Toowoomba mayor Paul Antonio has defended the character of the Bridge Street Quarry Development Advisory Committee set up to review the post-life use of a century-old quarry.
The Bridge Street Quarry Development Advisory Committee (BSQDAC) has been set up to supply leadership, advice and recommendations on the principles and strategic direction, recommendations, investment and market opportunities of a dormant quarry development.
The Bridge Street Quarry was used for more than one hundred years and is today owned by the Toowoomba Regional Council. Development plans have been ongoing since 1995 to rehabilitate the site into a parks and gardens tourist attraction.
The committee’s membership consists of 15 members and three additional external advisors to develop the site in line with the Bridge Street Quarry Redevelopment Feasibility Study 2018, published by KPMG. Eight of the committee members are councillors.
“The chair of the advisory committee, who has been put forward, Councillor Kerry Shine, is passionate about the Quarry Gardens and is also a very balanced advocate,” Antonio told the ABC.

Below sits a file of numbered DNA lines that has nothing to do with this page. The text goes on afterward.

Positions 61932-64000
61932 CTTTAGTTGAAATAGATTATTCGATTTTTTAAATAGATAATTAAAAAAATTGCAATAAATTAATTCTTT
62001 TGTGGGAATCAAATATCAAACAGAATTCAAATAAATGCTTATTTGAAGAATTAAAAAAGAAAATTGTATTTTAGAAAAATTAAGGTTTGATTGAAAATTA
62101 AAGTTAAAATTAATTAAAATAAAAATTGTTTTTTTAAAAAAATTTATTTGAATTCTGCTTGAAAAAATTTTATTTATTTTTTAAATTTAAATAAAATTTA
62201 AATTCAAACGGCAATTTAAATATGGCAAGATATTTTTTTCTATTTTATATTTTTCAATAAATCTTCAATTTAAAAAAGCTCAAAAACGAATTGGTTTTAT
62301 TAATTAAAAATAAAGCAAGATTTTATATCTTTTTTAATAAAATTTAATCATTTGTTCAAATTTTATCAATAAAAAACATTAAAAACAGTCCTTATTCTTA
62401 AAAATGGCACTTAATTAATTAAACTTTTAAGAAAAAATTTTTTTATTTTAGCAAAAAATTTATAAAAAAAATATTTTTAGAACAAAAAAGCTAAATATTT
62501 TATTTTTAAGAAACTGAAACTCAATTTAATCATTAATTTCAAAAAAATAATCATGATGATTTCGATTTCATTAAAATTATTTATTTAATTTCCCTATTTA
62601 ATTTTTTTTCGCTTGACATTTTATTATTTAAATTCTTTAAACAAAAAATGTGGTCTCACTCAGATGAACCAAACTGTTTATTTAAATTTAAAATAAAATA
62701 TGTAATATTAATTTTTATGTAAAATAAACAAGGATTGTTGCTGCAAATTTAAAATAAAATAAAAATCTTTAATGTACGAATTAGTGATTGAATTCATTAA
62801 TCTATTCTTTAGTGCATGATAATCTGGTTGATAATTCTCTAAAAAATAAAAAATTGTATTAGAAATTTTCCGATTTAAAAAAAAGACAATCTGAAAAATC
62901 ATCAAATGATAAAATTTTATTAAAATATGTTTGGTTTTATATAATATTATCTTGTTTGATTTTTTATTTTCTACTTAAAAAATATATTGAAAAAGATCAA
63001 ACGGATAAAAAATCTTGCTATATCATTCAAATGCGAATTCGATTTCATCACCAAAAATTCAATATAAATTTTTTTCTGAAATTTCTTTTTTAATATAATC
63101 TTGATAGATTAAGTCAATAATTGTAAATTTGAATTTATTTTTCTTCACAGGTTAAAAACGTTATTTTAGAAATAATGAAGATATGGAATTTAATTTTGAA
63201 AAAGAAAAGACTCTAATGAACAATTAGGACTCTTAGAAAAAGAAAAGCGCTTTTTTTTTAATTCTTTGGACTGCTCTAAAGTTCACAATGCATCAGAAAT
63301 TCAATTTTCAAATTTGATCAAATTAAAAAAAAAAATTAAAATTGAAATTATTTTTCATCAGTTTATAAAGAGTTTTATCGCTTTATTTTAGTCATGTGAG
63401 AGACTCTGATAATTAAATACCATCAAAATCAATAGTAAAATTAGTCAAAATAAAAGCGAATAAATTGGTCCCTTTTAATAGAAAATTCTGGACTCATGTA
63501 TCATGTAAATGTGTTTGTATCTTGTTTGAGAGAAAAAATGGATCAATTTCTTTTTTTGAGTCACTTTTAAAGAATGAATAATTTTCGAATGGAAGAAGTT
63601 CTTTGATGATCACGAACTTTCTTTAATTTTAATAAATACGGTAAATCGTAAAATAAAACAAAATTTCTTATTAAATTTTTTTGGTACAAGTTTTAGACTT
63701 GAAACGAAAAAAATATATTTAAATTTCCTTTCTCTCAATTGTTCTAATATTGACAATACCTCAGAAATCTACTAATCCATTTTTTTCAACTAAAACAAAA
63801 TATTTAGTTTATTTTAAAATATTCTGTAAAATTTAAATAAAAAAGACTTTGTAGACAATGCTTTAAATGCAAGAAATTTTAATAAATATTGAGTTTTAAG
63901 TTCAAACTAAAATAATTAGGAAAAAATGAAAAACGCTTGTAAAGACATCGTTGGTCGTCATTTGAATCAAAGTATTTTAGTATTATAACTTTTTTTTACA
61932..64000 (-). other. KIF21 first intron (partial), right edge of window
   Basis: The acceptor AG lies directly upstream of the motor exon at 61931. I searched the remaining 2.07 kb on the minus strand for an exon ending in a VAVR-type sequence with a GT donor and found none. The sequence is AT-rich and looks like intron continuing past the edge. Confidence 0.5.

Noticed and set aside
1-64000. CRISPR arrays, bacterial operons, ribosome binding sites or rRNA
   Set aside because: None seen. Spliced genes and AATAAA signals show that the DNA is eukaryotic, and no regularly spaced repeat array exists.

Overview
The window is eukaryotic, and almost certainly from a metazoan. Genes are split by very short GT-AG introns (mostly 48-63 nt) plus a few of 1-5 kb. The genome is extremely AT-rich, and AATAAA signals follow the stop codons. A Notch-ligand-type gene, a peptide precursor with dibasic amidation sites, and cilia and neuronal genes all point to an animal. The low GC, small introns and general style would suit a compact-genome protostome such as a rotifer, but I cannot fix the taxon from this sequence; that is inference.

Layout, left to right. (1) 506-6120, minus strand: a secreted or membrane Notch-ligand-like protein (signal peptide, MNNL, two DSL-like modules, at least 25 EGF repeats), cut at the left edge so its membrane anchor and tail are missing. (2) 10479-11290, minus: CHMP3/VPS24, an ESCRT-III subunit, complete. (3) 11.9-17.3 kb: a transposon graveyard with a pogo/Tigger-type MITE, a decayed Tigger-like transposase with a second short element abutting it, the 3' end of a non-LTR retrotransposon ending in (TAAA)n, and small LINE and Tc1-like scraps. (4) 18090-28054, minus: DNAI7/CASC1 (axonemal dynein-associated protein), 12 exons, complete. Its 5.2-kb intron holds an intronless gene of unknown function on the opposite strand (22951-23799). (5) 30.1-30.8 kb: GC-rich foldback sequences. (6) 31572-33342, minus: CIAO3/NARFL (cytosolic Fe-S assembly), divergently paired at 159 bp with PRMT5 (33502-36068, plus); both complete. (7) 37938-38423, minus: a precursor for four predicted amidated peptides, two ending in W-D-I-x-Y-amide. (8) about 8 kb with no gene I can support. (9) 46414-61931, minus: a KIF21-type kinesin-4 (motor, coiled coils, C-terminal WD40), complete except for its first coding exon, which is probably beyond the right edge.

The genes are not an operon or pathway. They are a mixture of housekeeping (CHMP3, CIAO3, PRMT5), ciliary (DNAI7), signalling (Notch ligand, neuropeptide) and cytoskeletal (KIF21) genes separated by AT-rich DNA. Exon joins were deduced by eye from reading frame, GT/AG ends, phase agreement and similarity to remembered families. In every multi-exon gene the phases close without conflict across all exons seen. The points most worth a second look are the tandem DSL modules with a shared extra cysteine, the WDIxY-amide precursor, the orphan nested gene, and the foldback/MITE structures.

“There are many external groups on that committee but the ultimate decision, the recommendation of the advisory committee, will come to council for endorsement or otherwise.”
Antonio’s comments follow accusations by chair of the Friends of the Quarry Gardens group Sarah Delahunty that the committee lacks adequate community representatives.
“It has eight council staff on there, so over half of the committee is then made up of Council,” she said.
A $3.3 million budget was announced for the project earlier in the year with applications now sent to the Queensland state government.
It is hoped the Bridge Street Quarry Gardens, if it comes to fruition, could potentially rival other former quarries which have been transformed into prestigious gardens and tourist spots, including Canada’s Butchart Gardens and the UK’s Eden Project.